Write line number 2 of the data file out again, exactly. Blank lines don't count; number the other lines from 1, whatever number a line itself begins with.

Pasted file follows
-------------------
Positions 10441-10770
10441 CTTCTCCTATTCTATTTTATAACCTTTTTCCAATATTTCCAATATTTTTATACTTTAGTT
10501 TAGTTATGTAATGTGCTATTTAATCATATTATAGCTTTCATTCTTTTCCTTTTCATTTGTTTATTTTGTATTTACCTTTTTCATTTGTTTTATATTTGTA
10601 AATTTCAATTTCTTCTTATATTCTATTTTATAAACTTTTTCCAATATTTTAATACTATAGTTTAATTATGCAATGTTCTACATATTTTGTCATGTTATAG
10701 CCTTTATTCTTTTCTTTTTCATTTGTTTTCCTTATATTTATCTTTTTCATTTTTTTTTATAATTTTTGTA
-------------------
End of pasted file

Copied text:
10441 CTTCTCCTATTCTATTTTATAACCTTTTTCCAATATTTCCAATATTTTTATACTTTAGTT